House lights dimming, a wildings stomp whoops over the house PA. Onto the ACL Live at the Moody Theater stage swagger five musicians in matching red sharkskin evening jackets with black velvet lapels and narrow-cut black trousers and black shoes. The drummer begins pounding out a monstrous Motown-meets-Gene Krupa beat familiar from film and television.
Behind the amps, Iggy Pop sits atop a stool in expensive black evening wear and no shirt, awaiting his entrance, swaying to his band’s massive groove and drinking bottled water. He spits it out, flips both middle fingers at the audience, and mouths “FUCK YOU” with a Lone Star-sized grin.
Suddenly, he comes bounding out on cue, swaying and skipping with his trademark violent grace, grabbing the mic from a central stand painted white to differentiate it from the others.
“Here comes Johnny Yen again,” he begins, biting down on on “Lust For Life” with all the fervor of its title. “With the liquor and drugs, and the flesh machine, he’s gonna do another striptease.”
With that, the 42nd season of Austin City Limits began with one of the most exciting openers the PBS concert mainstay ever booked. The Stooges apparently no more with the deaths of founding members Ron and Scott Asheton, guiding light Iggy Pop’s made a conscious return to the artfully brutal rock of his first two solo works, The Idiot and Lust for Life, produced by David Bowie in Berlin in 1976 and 1977. Toward this end, not a single Stooges classic was performed Tuesday night.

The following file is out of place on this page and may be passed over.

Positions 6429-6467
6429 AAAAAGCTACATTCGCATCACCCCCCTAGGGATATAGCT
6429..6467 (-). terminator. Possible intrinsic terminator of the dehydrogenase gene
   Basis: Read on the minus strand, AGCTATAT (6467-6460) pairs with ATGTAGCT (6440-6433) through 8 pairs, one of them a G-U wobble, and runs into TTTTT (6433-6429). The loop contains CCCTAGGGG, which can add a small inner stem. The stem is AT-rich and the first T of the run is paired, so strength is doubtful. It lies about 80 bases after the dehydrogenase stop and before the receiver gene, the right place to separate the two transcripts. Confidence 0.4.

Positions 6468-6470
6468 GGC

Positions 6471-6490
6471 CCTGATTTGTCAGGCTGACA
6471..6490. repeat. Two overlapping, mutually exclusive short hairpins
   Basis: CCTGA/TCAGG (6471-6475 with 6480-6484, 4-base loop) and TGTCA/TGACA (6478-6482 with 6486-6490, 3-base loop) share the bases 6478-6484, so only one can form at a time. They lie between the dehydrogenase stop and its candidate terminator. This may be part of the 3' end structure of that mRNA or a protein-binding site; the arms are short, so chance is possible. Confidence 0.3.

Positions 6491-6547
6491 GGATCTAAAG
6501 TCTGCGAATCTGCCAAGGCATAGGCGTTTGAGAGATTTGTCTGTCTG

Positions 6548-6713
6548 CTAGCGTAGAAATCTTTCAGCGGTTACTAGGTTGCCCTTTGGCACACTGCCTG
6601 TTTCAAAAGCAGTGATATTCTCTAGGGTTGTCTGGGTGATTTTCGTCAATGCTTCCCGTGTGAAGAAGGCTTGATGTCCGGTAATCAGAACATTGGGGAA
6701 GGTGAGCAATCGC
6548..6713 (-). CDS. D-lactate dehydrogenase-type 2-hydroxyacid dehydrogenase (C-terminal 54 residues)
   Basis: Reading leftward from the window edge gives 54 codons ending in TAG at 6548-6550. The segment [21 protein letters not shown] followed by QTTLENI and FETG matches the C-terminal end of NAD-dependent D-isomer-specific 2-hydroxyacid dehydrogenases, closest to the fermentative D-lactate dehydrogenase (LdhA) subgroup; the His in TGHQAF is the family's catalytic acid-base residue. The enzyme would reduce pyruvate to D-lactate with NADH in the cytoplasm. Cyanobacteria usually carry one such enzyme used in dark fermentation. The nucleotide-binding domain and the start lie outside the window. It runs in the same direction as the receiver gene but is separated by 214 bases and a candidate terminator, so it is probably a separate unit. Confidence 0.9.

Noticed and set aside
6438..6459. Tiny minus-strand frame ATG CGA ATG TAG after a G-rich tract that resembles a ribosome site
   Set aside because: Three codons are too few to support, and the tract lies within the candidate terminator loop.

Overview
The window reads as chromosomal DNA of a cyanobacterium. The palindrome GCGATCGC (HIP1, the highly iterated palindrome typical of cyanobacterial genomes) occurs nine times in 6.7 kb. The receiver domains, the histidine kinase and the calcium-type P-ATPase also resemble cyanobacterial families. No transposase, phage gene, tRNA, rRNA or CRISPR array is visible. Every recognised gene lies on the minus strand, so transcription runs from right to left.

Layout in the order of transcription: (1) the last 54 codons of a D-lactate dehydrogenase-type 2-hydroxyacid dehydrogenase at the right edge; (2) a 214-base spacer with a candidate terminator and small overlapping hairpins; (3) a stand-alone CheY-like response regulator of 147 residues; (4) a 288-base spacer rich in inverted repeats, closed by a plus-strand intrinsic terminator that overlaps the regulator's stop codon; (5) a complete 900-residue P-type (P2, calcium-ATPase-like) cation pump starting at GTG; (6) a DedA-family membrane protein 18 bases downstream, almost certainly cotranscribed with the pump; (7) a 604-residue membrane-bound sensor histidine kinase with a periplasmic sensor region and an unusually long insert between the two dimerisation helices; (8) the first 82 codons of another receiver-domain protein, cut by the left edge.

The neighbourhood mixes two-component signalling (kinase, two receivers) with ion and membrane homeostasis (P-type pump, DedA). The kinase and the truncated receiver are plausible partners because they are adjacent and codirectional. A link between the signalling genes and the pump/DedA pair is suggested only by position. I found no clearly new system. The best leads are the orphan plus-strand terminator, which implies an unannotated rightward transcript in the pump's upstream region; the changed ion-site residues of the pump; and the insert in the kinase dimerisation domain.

No “Search and Destroy,” no “T.V. Eye,” no “I Wanna Be Your Dog.”
Instead, a set list of one-third The Idiot, one-third Lust for Life, and one-third new potential “final album” Post Pop Depression rollicked and seethed over nearly two hours, including a reprise of his bruising title theme to Alex Cox’s punk cinema masterpiece, Repo Man. Long-unperformed solo highlights like “Some Weird Sin” and “China Girl” were also dusted off. The Michigan native, 69 next month, appeared more engaged and happy than at any time since the first Stooges reunion shows 11 years ago.
Recreating that muscular Berlin groove was a California desert rock supergroup: Josh Homme on guitar and Queens of the Stone Age bandmates Troy Van Leeuwen and Dean Fertita on guitar and keyboards, drummer Matt Helders of honorary desert rockers Arctic Monkeys, and indie rock secret weapon Matt Sweeney (Chavez, Bonnie “Prince” Billy, Zwan) manning bass guitar. To their credit, fine new tunes like “Gardenia” were hardly indistinguishable from the classics.
Could this be the last time? If so, it’s a singular walk-off.